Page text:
The Pacific islands, continental and oceanic

The Pacific islands are often classified as continental and oceanic types, but scientists are not always agreed on the meaning of the terms. The geologists commonly consider an island to be continental if it contains rocks like gneiss, schist, or granite, believed to have been formed under conditions of great heat and pressure that occur only on the continents or along their borders. By this definition New Caledonia and the larger islands of Fiji would be continental islands because of the metamorphic or deep-seated igneous rocks found there. The oceanic islands would be those remote from continents and would be essentially of volcanic and coralline origin. The biologist bases his division of islands into continental and oceanic on floristic and faunistic evidence. If floras and faunas closely resemble those of a near-by continent the island is called continental, whereas if there is dissimilarity in life forms, including some endemic (local) species on the island, it is considered oceanic.


In the central and south Pacific there is a striking contrast between the "high" islands of volcanic origin and the "low" islands built of reef limestone. Special interest has been aroused by the curious coral atolls, which typically are of a ring shape around a central lagoon.

Reefs are made by different types of lime-secreting organisms, including: (1) polyps, which are the most important coral-forming animals and the chief source of coral reefs; (2) the soft corals, Millepora and Heliopora, which are varieties of hydroids; and (3) some of the bryozoans, which, although of small importance today, in rocks of the Paleozoic era made up more than half the volume of some limestone beds.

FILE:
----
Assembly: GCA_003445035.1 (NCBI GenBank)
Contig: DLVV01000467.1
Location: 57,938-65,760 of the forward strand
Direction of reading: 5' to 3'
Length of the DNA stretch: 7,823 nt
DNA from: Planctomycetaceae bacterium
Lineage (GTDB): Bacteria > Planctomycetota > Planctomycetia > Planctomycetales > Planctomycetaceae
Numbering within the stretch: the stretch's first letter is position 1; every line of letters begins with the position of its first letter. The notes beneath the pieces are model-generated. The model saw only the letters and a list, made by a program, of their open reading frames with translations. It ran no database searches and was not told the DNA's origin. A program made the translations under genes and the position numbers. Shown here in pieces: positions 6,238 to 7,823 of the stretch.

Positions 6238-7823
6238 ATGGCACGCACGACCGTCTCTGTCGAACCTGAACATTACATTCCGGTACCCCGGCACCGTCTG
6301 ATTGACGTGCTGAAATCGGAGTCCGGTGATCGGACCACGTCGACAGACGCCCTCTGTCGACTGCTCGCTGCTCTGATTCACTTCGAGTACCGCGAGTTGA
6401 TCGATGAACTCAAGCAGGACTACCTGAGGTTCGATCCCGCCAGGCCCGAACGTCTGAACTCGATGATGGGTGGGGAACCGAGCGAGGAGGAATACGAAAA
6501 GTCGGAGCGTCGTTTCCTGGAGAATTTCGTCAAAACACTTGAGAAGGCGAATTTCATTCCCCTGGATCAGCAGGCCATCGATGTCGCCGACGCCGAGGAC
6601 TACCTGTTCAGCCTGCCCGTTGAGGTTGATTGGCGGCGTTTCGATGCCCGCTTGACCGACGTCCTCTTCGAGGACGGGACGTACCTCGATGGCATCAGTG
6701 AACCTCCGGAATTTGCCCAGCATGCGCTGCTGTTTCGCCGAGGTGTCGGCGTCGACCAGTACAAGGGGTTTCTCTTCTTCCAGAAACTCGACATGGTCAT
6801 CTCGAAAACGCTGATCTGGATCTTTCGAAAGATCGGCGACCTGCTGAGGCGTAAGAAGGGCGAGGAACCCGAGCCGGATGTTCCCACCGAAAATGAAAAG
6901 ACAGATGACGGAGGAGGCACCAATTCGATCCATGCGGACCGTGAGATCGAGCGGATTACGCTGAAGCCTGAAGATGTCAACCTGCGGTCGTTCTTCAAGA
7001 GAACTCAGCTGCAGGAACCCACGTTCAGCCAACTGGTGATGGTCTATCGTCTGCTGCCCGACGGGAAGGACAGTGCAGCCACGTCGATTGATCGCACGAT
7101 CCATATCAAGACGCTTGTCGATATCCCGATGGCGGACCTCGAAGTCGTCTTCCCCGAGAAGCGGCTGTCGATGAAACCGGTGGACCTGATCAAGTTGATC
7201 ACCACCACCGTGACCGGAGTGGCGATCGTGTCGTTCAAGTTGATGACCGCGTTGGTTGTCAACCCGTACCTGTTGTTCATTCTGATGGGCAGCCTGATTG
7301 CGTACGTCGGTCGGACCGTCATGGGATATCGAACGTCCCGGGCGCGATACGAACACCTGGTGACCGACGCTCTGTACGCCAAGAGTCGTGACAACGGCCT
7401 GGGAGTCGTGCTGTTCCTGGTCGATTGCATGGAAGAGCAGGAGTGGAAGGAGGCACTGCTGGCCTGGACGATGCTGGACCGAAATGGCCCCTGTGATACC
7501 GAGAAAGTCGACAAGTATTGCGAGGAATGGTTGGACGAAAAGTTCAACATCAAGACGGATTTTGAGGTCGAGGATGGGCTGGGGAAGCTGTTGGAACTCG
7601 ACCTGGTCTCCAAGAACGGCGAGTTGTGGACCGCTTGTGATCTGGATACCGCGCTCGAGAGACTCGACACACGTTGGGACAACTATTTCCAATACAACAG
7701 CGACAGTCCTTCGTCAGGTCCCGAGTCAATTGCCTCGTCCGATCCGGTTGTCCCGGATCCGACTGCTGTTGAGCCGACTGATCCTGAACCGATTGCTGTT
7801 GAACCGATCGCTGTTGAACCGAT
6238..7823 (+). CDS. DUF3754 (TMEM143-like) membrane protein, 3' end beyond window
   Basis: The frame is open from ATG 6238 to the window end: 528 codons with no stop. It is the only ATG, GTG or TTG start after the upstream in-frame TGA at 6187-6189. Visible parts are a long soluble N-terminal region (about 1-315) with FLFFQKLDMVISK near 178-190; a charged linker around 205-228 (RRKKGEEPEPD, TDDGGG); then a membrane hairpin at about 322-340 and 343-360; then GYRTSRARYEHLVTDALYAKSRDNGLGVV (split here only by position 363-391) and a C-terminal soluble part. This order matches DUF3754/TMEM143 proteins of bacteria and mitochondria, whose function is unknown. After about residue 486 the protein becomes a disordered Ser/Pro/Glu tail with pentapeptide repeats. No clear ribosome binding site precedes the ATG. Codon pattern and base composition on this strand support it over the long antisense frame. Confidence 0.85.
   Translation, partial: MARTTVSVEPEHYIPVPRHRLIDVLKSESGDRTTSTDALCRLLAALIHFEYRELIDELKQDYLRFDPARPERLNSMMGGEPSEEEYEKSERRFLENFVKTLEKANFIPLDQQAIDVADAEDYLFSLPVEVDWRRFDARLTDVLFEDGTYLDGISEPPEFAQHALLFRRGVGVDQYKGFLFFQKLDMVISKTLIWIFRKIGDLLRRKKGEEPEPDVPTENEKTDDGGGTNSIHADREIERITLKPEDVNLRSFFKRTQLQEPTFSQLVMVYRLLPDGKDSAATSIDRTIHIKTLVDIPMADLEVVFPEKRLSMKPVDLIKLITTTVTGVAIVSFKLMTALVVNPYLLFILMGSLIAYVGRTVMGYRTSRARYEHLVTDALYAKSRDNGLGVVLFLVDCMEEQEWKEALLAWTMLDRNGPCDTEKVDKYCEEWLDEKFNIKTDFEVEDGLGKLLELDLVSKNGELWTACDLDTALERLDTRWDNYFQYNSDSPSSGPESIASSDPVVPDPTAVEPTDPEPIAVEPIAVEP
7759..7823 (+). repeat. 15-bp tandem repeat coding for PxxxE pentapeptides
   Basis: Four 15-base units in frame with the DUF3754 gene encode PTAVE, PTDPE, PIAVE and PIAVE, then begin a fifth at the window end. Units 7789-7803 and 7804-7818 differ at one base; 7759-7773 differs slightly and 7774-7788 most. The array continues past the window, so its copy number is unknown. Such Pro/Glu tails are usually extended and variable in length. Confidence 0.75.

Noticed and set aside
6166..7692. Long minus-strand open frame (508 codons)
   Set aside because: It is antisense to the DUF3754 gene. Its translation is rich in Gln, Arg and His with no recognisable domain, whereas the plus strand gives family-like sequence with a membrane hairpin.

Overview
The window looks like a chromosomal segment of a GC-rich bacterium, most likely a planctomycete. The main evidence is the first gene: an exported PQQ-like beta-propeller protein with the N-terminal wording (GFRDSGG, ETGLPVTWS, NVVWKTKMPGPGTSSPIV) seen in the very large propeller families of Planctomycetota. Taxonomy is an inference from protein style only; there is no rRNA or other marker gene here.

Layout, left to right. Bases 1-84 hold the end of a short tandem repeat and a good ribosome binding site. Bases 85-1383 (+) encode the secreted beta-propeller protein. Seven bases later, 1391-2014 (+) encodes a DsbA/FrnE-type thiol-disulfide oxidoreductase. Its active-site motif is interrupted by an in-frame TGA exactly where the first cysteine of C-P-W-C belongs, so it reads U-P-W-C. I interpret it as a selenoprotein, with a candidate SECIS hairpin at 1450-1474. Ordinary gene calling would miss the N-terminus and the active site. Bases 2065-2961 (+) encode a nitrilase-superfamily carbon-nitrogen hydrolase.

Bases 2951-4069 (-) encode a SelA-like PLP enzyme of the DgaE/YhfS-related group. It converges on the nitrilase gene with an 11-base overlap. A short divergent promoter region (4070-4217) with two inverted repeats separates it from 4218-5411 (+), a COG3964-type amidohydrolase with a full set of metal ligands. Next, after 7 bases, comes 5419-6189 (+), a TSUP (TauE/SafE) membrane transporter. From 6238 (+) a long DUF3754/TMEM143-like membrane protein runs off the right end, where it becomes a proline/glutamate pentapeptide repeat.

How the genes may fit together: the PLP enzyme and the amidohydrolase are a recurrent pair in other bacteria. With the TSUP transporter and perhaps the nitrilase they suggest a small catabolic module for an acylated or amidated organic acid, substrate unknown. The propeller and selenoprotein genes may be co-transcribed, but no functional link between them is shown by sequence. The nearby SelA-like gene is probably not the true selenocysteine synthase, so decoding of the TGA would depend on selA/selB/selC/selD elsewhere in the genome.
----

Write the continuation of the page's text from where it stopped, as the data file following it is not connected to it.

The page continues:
The remains of the lime-secreting animals are consolidated into rock by deposits made by organisms and chemical precipitation from solution. The chief living and growing part of a coral reef is the outer side, which is but a small part of the total volume of the reef. On the inner side of the reef there is relatively little living coral; rather there are likely to be many boulders broken off by waves from the outer edge. Erosion of material from the reef and its distribution seaward by the waves make a slope on which corals can establish themselves and grow, thereby extending the reef oceanward.